I am not sure what Deputy Boyd Barrett is proposing. He seems to be proposing legislation whereby the Government would intervene and slash rents. We all know why that would not be a practical solution. That would not provide an additional property for any person in the State. If anything, the Government coming in to slash rents would create other problems. There would not be additional supply, which is what we need now. Fewer people would be willing to let their properties and get involved in the buy-to-let sector if a socialist government was to come along and slash rents and control the rents being charged. There would also be many accidental landlords, for example, for whom that rent is how they pay their mortgage. They would be put into mortgage arrears and huge financial difficulty. The Deputy's solution would make matters worse, as is always the case.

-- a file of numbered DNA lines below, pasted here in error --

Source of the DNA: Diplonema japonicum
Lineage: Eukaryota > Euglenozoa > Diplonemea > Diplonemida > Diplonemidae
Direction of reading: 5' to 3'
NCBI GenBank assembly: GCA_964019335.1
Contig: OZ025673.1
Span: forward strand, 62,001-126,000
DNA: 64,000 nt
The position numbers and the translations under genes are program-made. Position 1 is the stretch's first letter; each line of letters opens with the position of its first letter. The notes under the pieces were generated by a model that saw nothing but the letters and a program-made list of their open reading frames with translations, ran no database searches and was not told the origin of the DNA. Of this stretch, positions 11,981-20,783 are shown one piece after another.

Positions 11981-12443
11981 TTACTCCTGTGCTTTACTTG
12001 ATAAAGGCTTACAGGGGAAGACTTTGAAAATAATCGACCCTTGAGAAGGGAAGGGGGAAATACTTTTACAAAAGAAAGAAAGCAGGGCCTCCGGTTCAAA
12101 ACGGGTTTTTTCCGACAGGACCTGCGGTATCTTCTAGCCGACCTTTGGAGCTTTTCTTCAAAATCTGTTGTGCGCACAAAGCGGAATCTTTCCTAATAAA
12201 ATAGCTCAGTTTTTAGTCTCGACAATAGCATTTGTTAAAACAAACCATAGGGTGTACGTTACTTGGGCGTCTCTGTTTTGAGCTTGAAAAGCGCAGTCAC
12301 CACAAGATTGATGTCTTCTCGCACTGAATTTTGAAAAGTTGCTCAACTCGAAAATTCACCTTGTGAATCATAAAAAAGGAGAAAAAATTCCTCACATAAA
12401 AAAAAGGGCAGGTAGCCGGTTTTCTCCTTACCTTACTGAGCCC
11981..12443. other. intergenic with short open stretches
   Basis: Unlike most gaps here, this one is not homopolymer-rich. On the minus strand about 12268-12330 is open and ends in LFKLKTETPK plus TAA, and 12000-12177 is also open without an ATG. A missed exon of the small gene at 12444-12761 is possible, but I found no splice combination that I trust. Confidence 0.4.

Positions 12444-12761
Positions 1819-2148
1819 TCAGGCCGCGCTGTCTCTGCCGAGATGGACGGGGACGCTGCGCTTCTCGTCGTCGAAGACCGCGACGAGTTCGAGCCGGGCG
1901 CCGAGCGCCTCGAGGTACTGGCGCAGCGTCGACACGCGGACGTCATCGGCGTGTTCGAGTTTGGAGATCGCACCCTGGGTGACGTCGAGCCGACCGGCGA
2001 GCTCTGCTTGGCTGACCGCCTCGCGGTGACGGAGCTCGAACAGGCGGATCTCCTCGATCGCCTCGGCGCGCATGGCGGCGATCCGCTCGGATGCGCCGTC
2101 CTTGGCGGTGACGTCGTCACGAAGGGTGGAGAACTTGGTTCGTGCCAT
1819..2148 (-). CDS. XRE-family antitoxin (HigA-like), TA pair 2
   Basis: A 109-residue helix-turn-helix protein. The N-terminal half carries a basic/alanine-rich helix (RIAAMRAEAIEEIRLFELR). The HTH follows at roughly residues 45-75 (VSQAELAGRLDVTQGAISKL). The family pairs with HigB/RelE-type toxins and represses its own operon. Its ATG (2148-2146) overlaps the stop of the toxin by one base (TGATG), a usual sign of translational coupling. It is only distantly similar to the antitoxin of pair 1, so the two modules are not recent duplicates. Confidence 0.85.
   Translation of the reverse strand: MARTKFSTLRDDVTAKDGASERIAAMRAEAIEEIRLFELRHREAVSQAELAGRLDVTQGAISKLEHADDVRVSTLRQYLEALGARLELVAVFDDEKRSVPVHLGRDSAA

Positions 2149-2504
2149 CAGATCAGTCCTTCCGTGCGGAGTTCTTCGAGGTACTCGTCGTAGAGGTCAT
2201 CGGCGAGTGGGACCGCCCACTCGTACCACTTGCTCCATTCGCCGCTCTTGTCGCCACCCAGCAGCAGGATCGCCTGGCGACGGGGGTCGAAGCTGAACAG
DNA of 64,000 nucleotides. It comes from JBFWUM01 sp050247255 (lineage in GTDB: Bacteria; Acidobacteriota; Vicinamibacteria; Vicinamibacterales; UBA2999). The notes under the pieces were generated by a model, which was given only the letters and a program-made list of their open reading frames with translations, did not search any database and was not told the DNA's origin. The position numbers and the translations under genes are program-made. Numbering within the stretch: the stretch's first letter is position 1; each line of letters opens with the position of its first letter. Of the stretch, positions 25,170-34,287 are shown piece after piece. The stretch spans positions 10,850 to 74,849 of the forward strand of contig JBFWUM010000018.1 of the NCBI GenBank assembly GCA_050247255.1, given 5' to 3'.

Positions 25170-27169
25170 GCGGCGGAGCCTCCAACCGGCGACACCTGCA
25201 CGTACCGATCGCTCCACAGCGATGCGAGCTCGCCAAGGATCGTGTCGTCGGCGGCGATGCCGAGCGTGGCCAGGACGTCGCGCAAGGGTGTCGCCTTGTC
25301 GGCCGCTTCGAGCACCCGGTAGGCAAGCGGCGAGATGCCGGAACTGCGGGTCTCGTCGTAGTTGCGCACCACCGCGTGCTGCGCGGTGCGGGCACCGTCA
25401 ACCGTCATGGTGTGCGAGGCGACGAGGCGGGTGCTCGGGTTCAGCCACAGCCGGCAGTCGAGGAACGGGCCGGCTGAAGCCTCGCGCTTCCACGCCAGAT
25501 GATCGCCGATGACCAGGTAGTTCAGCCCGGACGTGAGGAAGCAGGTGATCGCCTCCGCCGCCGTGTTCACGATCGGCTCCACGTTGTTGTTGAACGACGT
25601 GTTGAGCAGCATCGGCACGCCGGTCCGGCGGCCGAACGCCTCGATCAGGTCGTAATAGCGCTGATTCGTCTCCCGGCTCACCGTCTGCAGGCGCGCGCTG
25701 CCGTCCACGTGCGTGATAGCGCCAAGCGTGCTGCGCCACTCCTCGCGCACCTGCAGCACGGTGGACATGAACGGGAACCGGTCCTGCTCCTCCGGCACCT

People are paying rents, like Tara Nic Chormaic, the nurse who wrote an open letter about how she cries at the end of a 39-hour week because she has €6 left after she pays her rent. That is how people are paying while others cannot even get these properties. I am proposing as an absolute minimum a complete rent freeze. A 4% increase on an unaffordable rent of €1,900 or €2,000 a month is not payable by people on HAP or by teachers, nurses and ordinary workers. What will the Taoiseach do about that? I would go further, as is the norm in many European countries, and have rents set by local authorities based on square metreage at affordable levels. What is the point in the Minister's proposed legislation given the RTB only has 55 staff and cannot even enforce the current legislation? The Taoiseach is saying they will launch investigations, which is just nonsense.